Last Updated: 24/09/2020

The spread of COVID-19 has slowed in Kenya, with most positive cases reported in Nairobi. Scientific researchers say two-thirds of people surveyed in Kenya experienced economic hardship due to the pandemic, and the number living with food insecurity increased by 38%. Teachers have been told to return to schools on Sept. 28 to prepare classrooms for the return of students, possibly in October. Final-year science students have been allowed back to universities to do their practicals in order to be ready for graduation at the end of the year.

Compassion centers in Kenya have not reopened, but staff members are doing a blend of virtual, center-based and home-based programming, depending on the region and the risk of local transmission of the virus. At the centers, small groups gather while obeying local guidelines. Church partners are working to provide psychological support to help the children and families who are experiencing anxiety caused by the pandemic. We are grateful to report that staff members have distributed 84,156 food packs and 9,953 hygiene kits and have provided medical support to 10,310 individuals.

A Message From Compassion Kenya’s National Director

Hear from Joel Macharia, National Director of Compassion Kenya, as he shares an update on how COVID-19 is affecting Compassion’s ministry in Kenya.

Updated: 20/08/2020


How is Compassion Currently Operating in Kenya?

Below, you will find the latest information on how Compassion is currently operating in Kenya, including status updates on center openings, letter delivery and gift delivery. This is the most current information we have, though it can change quickly. Please know that even if centers are closed and letters and gifts are not being delivered, your child and his or her family are being checked in on regularly by staff. We all look forward to the day we will all be able to gather together again!

Are Compassion Centers Open?

At this point, all centers in Kenya are closed in order to abide by local guidelines, though some have permitted small groups to gather in regions where numbers are declining. Staff members are still calling and checking in on families, and in some communities they are able to visit children while obeying social distancing guidelines. Because of the generous support of sponsors and donors, they have been able to distribute 84,156 food packs and 9,953 hygiene kits to children and their families!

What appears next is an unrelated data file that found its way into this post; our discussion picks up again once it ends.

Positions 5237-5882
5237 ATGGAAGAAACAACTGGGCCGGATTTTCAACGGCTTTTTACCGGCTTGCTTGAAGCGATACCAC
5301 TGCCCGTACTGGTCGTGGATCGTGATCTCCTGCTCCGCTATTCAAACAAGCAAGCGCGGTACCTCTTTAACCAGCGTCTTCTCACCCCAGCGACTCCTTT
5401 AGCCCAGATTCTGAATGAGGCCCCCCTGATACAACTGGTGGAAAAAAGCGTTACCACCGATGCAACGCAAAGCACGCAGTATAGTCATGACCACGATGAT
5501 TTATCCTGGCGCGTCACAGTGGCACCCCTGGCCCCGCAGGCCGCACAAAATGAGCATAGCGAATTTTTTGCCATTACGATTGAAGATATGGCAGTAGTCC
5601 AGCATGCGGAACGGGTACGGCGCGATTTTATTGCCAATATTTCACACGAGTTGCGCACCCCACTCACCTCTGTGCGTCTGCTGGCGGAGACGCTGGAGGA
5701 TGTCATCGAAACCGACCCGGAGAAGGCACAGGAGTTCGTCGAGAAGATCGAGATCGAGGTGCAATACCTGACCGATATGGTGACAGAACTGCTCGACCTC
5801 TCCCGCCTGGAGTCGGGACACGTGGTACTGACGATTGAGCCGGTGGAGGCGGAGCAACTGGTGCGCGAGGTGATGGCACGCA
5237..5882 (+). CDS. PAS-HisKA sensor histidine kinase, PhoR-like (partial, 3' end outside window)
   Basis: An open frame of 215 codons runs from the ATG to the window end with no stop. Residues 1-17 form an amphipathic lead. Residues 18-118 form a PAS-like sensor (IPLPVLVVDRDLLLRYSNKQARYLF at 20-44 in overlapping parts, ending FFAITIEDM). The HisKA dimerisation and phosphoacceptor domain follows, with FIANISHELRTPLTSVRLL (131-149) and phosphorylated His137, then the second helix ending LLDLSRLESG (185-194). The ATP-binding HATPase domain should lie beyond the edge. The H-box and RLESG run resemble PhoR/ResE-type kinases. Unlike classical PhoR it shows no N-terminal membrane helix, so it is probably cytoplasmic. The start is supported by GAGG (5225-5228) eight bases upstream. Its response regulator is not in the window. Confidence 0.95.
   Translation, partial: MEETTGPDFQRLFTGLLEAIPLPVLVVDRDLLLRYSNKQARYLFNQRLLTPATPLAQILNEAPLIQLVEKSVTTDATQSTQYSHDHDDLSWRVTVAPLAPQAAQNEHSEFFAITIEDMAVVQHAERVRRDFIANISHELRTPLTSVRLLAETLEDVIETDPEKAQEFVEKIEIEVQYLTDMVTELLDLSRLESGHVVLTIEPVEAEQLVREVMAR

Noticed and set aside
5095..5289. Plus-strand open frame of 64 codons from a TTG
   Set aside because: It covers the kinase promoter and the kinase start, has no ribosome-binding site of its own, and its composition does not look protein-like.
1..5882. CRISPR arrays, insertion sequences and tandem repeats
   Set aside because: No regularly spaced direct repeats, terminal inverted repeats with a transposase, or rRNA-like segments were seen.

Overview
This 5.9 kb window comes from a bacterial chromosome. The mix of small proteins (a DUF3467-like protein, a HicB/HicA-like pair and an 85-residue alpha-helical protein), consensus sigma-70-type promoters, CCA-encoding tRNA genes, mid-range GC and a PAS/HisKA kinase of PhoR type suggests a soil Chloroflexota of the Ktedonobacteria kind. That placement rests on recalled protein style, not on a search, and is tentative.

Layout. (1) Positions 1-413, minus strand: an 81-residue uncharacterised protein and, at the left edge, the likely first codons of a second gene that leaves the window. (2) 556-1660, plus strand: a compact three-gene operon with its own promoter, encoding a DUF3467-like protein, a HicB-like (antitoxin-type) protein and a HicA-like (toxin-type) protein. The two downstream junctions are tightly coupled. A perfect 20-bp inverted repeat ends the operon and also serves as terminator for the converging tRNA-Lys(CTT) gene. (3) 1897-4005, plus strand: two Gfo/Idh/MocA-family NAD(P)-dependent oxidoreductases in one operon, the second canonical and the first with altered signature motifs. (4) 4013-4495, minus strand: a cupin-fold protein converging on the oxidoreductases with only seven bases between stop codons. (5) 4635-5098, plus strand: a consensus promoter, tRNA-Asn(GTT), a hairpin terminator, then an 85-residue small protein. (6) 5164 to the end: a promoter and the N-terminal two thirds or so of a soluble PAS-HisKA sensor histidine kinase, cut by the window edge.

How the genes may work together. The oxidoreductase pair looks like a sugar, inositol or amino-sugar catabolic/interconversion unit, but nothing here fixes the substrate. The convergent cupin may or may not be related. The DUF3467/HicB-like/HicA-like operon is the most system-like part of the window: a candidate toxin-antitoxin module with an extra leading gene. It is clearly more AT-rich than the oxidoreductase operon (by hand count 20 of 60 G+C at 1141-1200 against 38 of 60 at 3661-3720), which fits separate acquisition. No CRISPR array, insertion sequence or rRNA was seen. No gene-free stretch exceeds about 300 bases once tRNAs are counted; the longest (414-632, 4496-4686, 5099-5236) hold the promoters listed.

Are Children Receiving Letters?

The majority of letters are delayed in Kenya, which means it may take longer for you to receive letters from your child. But that doesn’t mean you shouldn’t write! We encourage you to continue sending your sponsored child letters of encouragement and hope. What a joyful day it will be when those letters are delivered!

Are Gifts Being Delivered?

Gifts continue to be distributed in Kenya, although they are currently delayed. In some communities, staff members have needed to disburse monetary gifts to an appropriate, verified caregiver. This applies to family gifts and child gifts (including birthday and final gifts). Families may spend the gift on whatever they consider most important to meet family needs. The caregiver will be notified whether a gift has been designated as a child gift or family gift. The caregiver will decide the best use of the money, recognizing that sometimes purchasing food or paying rent is in the best interest of a child.


Story From the Field

Sharon was anxious when, in her final year of high school, learning activities were suspended due to the COVID-19 pandemic. Sharon became one of two million students in Kenya waiting to take the exam for the Certificate of Secondary Education, without which she cannot go to university to pursue a degree in law, a dream she has worked so hard to achieve.

“I felt bitter when we were asked to go home because we hadn’t covered the syllabus. The lockdown has affected our education because we cannot interact with our teachers and other students,” says Sharon.

Sharon and her fellow candidates only knew of one place to go for a solution: their Compassion center.

“When the schools were closed, most of the students, especially those in boarding schools, came to the center,” says Sandra, the director of the child development center Sharon attends. “We have a library and a computer lab for the students to access. We also printed and distributed revision (review) papers and also shared some of the materials via mobile phone.”

Sharon was able to share the study materials she received from the Compassion center with her friends, and they have formed a study group to keep each other accountable. And anytime Sharon feels discouraged, she knows what to do.

“I call teacher Sandra,” she says. “She is always there for us.”

How can I pray for Kenya?

Pray for the millions of people in Kenya who are dealing with a locust plague on top of increasing coronavirus cases. Pray especially for farmers, who could lose the majority of their crops.


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